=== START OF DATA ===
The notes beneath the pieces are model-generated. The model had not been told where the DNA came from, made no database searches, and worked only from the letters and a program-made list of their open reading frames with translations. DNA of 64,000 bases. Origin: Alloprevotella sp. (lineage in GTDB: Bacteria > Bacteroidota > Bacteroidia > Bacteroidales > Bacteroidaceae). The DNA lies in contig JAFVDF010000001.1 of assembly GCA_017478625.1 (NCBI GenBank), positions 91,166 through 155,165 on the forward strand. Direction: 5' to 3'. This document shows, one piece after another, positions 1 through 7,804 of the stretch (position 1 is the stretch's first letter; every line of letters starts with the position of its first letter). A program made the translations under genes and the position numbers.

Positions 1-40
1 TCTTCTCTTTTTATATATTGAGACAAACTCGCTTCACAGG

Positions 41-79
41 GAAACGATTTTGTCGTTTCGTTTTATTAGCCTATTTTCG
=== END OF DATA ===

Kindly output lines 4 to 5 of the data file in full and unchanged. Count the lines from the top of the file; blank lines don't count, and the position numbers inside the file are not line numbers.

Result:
Positions 41-79
41 GAAACGATTTTGTCGTTTCGTTTTATTAGCCTATTTTCG